Cliff, continuing the reputation of his shop fully refunded my money…
- I later found a motor on ebay that was advertised as “2000 Toyota Tacoma used engine with Transmission”. It was a manual. Buy-it-now of $750, with an advertised shipping price of $250. Ad indicated 90K. It has obviously been left out for a while, but appeared to be mostly intact. I called the seller – and his “English” was a bit difficult, but he assured me that it ran great. After buying, they wanted a little more money to ship it, so I split the additional cost ($53) I knew I was taking a risk here, but I funded the purchase with a credit card (90 days of chargeback) on top of Ebay’s policy that massively favors buyers. Worst case, I’m out what it costs to ship it back. Total investment: $1053
- This motor turned out to be a 2RZ. Not the 3RZ I was after, but close enough.
- The W59 and bell housing should reduce the price.. I can sell these.
- I got it in, had some minor damage to the fan blades and power steering pump. I can live with that.
- No starter, so I can’t “test” it. I ordered a re-man starter and the bolts to attach it…
- I did a cold leak-down and it was bad. Like 70%. I also read that a cold leak-down is worthless.
Here’s what it looked like:
A little tear down and clean up:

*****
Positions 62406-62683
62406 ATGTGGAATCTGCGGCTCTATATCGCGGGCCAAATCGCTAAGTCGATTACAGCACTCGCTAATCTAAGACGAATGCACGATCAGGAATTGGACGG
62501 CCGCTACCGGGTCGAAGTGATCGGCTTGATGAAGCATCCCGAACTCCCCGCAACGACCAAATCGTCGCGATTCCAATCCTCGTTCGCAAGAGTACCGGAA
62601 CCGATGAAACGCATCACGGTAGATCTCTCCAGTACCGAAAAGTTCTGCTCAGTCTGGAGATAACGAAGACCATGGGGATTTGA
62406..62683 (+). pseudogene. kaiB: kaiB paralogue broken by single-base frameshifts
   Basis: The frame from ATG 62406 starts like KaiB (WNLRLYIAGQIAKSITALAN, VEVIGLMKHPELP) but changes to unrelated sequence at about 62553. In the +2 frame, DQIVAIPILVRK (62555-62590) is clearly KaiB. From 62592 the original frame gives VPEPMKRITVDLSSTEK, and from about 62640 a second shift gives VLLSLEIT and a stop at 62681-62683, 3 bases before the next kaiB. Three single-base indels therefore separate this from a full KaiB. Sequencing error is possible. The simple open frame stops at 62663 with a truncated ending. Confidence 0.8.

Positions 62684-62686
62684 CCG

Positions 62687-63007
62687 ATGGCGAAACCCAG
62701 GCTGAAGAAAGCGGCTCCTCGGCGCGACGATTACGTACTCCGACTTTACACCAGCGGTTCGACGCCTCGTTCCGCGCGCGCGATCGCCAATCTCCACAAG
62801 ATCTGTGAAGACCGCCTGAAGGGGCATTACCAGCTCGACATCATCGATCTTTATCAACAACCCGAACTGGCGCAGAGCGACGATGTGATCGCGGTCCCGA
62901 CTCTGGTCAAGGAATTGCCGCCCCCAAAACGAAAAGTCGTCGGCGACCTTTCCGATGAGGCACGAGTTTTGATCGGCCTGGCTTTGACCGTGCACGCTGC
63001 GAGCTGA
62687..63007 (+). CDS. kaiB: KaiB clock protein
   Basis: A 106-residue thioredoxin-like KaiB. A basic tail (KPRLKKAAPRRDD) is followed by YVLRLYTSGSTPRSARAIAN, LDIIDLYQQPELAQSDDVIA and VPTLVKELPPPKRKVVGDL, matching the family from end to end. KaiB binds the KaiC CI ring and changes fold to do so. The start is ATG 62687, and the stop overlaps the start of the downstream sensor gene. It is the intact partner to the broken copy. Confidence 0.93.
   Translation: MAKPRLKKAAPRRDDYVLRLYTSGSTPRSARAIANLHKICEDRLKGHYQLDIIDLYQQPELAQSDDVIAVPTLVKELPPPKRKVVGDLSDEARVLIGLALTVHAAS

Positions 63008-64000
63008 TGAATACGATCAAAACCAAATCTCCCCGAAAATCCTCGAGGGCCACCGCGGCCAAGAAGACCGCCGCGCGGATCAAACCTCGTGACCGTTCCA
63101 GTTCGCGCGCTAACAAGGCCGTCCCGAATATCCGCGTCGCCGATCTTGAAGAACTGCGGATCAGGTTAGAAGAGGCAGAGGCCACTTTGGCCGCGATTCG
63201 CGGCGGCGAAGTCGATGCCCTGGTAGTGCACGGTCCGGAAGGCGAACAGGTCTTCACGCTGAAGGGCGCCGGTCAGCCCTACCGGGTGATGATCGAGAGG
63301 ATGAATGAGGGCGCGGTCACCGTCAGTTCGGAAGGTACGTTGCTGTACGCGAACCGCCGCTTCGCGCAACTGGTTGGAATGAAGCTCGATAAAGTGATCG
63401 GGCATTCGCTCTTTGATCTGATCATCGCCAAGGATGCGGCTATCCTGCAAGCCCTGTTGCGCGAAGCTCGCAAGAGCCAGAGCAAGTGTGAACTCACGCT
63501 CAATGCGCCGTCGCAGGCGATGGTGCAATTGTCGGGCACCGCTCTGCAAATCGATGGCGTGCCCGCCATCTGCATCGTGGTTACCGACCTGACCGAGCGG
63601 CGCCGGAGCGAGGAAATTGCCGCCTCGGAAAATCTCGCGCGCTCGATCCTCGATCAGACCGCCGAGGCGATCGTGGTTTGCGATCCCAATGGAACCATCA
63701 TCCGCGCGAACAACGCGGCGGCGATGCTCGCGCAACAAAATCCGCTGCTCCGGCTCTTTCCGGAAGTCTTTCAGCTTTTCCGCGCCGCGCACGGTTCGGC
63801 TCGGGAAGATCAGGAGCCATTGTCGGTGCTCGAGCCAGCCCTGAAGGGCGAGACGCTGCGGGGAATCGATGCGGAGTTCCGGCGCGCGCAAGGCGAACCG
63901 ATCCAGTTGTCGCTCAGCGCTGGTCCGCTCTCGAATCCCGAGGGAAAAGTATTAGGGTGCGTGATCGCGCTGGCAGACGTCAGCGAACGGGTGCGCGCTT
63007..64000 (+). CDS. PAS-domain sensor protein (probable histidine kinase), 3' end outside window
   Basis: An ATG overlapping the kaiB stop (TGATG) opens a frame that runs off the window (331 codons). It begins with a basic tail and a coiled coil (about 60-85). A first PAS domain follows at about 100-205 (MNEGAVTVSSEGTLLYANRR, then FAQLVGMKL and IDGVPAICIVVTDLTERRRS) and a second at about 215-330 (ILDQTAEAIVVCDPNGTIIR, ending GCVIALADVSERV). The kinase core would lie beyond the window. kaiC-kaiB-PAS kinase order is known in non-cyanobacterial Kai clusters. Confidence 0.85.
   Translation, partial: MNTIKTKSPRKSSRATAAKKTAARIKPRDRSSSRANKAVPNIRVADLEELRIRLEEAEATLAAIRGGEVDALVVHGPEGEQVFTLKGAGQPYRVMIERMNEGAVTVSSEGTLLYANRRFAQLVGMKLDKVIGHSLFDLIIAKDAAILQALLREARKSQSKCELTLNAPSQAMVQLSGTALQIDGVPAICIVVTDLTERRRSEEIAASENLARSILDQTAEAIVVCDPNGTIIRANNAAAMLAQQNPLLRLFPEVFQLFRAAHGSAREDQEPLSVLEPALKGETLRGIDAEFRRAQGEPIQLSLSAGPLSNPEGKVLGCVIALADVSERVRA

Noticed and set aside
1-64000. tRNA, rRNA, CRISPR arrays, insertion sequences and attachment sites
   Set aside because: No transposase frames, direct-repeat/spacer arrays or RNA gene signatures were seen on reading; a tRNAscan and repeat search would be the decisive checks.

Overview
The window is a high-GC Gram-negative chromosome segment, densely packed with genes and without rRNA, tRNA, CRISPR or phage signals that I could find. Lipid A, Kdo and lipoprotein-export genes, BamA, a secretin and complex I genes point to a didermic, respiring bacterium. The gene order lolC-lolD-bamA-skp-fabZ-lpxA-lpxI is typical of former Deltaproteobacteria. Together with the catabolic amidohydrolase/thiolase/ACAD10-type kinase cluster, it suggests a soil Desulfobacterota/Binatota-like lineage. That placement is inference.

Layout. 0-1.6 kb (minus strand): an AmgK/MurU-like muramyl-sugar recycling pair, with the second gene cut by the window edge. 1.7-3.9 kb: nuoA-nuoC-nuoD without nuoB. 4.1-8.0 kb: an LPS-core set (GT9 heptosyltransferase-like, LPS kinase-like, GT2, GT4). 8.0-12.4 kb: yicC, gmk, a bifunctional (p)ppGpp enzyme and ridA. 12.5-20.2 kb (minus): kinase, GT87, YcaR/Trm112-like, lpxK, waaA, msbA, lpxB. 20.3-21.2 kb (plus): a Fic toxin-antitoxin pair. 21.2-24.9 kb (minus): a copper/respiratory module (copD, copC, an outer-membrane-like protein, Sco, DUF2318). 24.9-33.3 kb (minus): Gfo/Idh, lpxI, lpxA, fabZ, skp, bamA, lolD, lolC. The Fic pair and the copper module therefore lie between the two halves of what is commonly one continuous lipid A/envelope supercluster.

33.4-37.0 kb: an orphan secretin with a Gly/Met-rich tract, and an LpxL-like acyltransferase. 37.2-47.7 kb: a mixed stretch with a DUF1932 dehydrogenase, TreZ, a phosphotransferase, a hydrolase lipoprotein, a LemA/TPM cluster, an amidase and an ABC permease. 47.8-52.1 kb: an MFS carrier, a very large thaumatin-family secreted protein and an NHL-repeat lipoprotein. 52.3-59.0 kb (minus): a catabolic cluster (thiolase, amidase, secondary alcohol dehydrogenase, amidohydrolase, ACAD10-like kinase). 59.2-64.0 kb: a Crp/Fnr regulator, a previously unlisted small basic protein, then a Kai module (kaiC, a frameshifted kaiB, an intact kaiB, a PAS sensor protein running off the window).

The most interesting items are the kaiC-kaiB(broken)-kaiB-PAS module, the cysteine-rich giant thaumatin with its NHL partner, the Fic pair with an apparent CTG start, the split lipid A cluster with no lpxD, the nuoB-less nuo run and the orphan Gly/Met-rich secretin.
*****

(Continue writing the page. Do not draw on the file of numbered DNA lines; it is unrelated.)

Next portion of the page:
After that, I removed the wiring harness (trying to label stuff), I’ll reuse many of the connectors:
And I started checking the valves. The exhaust valves were tight….
As 2RZ and 3RZ valves have bucket shims, you’ve got to take the cams out (unless you have a special tool). As I hadn’t done this before, I found a decent write up over on YotaTech. However, the listed clearances in MM are off by an order of magnitude. Correct specs are listed above.
Where do you buy the shims?
Here are my notes on removing the cams, if you go about it that way:
Here is the FSM on installing the camshafts.
And another FSM section can be found here.
Well, shit. The exhaust valves are tight. That means I need a special tool to adjust them or I can remove the cams. Since I’m already in there, I think I should buy some boost insurance in the form of ARP studs and a MLS head gasket. This means I need to pull the head… And I don’t know how to do that on a 2RZ.